Smoky City: A History of Air Pollution in Newcastle, NSW by Associate Professor Howard Bridgman and Dr Nancy Cushing tells the story of how Newcastle came to be the polluted industrial place it was. Combining both historic and scientific approaches the book describes the development of industry, transport, housing and other factors that fouled the air and the impact this had on people's lives.
For many years the reputation of Newcastle, NSW, was that of a smoky industrial city. Novocastrians who remember when the BHP dominated the skyline recall the acrid haze that regularly enveloped the city and, in more recent times, fine black coal dust has affected the lives of residents.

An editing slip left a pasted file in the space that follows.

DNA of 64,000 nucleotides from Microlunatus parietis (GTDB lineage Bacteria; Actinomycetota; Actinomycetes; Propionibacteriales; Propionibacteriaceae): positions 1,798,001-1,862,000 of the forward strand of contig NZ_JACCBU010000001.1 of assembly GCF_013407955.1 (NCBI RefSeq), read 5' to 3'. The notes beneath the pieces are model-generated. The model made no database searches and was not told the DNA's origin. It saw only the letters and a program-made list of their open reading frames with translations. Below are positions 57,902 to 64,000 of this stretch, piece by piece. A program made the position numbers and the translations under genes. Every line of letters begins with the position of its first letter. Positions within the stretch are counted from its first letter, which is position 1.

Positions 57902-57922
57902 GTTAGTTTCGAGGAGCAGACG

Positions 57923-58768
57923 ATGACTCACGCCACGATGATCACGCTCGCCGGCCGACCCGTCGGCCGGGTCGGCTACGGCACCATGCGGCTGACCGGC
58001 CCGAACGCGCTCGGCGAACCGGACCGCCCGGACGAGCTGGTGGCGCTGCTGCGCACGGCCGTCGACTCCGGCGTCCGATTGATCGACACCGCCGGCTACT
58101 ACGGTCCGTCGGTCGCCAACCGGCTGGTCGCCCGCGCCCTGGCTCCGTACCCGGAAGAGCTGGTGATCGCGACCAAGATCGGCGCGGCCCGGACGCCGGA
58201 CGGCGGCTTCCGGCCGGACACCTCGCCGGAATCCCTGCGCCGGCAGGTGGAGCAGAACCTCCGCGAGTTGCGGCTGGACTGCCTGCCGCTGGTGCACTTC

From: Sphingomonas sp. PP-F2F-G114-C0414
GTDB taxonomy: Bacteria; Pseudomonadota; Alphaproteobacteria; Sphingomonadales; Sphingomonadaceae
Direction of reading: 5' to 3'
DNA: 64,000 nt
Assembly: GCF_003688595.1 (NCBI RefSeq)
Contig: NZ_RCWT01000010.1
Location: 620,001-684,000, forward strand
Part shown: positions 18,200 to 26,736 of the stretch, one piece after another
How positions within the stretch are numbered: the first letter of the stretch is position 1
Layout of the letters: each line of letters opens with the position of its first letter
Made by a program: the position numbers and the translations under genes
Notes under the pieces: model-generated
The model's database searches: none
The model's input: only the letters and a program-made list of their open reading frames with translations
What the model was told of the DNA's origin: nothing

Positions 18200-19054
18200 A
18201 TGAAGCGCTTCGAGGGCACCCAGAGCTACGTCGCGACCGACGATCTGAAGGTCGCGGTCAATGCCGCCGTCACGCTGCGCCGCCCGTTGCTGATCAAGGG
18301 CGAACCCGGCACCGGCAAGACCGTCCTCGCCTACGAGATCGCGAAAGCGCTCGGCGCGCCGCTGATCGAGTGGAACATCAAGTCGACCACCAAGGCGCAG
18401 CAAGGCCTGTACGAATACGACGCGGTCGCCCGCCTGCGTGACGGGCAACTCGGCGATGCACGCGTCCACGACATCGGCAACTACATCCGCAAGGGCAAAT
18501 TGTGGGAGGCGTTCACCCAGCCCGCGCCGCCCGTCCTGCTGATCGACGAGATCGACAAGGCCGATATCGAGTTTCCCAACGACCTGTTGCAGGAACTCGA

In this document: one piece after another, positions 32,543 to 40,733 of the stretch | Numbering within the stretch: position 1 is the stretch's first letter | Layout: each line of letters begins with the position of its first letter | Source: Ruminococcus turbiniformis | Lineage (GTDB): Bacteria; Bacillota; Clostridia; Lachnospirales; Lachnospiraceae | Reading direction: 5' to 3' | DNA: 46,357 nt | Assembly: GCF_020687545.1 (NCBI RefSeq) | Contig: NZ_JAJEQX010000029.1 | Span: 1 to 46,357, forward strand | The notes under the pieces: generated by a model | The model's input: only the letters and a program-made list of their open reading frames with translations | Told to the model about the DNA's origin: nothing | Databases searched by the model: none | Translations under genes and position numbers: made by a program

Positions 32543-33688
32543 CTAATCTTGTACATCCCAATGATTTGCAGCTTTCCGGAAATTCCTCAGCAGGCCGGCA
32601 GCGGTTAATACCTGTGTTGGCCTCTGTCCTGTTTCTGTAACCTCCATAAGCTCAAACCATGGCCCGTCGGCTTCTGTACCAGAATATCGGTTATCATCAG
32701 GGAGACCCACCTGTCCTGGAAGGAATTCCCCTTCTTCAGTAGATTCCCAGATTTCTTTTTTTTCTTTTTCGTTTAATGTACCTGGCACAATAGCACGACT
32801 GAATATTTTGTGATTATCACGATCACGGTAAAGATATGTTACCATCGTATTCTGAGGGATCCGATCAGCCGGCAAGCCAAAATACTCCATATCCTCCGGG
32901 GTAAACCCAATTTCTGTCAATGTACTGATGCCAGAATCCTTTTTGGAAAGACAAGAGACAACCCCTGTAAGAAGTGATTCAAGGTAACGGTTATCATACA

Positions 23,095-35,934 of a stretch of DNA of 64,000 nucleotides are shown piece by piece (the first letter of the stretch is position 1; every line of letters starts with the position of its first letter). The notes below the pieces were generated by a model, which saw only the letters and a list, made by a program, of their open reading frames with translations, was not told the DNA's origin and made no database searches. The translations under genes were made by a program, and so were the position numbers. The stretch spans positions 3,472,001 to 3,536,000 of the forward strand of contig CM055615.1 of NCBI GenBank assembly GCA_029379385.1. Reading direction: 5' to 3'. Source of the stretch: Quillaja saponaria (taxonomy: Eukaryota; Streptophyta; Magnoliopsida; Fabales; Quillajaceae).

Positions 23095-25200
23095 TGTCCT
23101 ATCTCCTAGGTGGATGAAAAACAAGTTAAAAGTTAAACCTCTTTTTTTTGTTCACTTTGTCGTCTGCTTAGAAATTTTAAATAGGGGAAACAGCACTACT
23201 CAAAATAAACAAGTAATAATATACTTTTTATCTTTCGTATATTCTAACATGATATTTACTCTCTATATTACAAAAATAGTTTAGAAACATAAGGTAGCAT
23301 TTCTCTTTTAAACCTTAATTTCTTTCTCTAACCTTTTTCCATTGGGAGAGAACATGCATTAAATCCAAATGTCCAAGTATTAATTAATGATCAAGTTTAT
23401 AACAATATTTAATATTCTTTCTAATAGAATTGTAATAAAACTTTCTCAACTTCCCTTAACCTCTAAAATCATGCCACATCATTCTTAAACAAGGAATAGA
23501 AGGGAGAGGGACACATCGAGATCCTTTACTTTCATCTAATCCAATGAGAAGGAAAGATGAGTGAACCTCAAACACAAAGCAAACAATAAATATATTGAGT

Dr Cushing, an historian in the School of Humanities and Social Science, and Conjoint Associate Professor Bridgman, an atmospheric scientist in the School of Environmental and Life Sciences, worked in collaboration for the book to combine science and public perception.
Dr Cushing stated that even though Newcastle is a smoky city no more, it does not mean the end of air quality concerns.
"We know now that it is smaller particles and gases that can be dangerous to health, not the visible black smoke which caused so much concern in the past. At the other end of the scale of particulate matter, the coal chain continues to produce concerns with dust as the coal is mined, transported and loaded," Dr Cushing said. "Combining scientific and historical approaches offers new insights into air pollution and its management, and can inform strategies for the future."
Readers also meet the Novocastrians whose ground-breaking campaigns to clean up the city led to dramatically cleaner air for Newcastle.
This illustrated book will capture the imagination of anyone interested in environmental, industrial or Australian history.